Hexed is Boom! Studios’ new series created and written by Michael Alan Nelson with art by Emma Rios. The kind folks at Boom! sent me an advance copy to take a look at, and I have to say that this is quite a different sort of comic. The first issue will have covers by series artist Emma Rios as well as one of my personal favorite artists, Joe Pekar. I actually have several Pekar art prints on my office wall, along with a couple of pieces of his original art in my collection, so it was a cool surprise to see his paints gracing this cover.
The story comes from the viewpoint of one Luci Jenifer Inacio Das Neves, or “Lucifer” for short. The first issue does not give us a lot of background or explanation about Lucifer, but we do learn that she is a thief specializing in nabbing paranormal and mystical artifacts. Additionaly, she is somehow mystical herself, possessing the ability to trap demons in little plush toys and to magically open locks and bypass traps. There’s no explanation just yet as to what Lucifer really is or how she came to be the magical pilferer she has become, but all of that is incidental to the story at hand.
When the series opens, Lucifer is on assignment, stealing a relic from the back room of a rock concert at a club. She’s working exclusively for a kindly art gallery curator named Val, but it doesn’t take long for Lucifer’s surely storied past to catch up with her. She soon runs afoul of a nasty guy named Dietrich, to whom she owes three hundred thousand dollars. Forced into a job to help repay her debt, Lucifer ends the issue by literally stepping into one her new mission in one of the most surprising and disgusting ways imaginable.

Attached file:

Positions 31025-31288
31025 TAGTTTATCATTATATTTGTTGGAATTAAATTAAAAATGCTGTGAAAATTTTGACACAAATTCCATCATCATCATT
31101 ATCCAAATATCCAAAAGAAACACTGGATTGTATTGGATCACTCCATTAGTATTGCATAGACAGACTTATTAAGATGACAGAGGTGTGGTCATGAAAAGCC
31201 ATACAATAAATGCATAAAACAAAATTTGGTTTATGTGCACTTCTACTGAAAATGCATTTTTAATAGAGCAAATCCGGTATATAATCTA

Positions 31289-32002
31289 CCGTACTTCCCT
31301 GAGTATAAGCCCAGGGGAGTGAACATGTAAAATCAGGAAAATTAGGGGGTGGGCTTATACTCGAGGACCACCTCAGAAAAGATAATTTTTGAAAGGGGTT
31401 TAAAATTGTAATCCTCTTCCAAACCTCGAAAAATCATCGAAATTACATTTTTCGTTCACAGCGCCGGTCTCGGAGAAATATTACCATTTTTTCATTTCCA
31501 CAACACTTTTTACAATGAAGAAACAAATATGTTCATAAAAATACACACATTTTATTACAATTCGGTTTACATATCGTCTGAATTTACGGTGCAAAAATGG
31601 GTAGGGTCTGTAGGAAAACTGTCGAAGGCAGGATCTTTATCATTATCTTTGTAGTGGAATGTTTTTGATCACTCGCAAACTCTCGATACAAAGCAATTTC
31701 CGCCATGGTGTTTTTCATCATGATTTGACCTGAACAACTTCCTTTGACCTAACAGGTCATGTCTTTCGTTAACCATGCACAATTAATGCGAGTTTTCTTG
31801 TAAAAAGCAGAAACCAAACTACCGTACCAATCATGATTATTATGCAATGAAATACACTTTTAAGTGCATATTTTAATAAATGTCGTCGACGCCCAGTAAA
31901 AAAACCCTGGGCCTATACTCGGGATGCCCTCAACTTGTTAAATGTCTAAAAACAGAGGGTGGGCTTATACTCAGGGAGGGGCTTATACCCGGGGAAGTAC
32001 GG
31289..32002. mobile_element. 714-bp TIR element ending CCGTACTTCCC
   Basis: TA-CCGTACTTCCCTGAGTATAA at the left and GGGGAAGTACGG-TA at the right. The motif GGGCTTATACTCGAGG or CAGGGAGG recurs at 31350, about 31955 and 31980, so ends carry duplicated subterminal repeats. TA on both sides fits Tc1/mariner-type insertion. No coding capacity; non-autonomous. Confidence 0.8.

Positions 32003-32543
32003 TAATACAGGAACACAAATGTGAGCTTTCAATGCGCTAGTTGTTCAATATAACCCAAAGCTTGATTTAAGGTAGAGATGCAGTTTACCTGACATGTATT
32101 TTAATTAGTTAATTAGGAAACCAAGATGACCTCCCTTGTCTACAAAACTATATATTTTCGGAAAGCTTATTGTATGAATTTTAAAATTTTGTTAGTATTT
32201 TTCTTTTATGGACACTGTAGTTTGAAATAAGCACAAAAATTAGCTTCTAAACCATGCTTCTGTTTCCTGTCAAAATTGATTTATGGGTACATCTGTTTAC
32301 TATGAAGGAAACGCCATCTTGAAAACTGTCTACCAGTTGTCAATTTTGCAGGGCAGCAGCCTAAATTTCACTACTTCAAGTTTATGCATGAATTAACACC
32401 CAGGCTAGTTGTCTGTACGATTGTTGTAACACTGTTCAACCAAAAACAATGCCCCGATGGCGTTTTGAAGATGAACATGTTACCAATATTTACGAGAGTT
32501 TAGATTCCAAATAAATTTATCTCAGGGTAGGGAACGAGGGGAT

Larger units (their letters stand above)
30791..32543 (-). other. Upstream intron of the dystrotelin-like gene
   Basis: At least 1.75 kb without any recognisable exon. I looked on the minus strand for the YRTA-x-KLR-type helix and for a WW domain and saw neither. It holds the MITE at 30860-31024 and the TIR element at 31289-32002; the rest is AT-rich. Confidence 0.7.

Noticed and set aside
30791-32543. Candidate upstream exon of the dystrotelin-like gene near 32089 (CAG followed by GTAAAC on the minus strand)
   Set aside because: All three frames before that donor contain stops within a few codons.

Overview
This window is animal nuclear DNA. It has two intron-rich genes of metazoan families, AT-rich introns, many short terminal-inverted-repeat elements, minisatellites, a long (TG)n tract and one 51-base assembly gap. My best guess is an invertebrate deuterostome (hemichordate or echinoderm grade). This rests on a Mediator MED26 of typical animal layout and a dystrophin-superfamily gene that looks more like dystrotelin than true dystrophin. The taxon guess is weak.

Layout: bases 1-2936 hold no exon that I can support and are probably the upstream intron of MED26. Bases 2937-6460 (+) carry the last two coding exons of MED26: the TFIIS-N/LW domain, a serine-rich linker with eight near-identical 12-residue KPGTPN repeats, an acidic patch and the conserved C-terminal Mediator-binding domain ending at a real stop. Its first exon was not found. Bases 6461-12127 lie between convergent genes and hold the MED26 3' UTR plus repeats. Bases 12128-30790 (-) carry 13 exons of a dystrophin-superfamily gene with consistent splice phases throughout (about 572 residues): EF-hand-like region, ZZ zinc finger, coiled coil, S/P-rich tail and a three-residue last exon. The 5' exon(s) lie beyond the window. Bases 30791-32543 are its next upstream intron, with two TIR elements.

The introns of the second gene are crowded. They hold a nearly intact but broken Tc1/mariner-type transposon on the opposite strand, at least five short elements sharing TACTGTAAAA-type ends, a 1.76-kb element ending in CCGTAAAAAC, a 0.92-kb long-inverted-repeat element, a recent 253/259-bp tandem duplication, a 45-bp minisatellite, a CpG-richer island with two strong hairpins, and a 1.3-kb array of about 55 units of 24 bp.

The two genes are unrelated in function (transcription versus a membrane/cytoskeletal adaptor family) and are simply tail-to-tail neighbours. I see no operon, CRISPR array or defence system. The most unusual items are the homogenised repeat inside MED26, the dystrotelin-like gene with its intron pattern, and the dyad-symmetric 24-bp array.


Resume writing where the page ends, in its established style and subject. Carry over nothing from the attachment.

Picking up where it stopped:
Boom! Studios publishes a number of original properties, but their biggest comics have sprung from licenses such as Warhammer or from tried and true horror and fantasy concepts, leading to releases like their hit Cthulhu Tales and Zombie Tales series. Hexed is an original story and feels like it could become a flagship title. The story is intriguing, the concept is novel, and the art has a loose and sketchy quality that, combined with Cris Peter’s colors, gives the comic a dreamy and appropriately magical feel. The first issue hits stores in December, and it’s definitely worth checking out.
Here’s a look at the first two pages (all I’m allowed to show right now) of issue #1.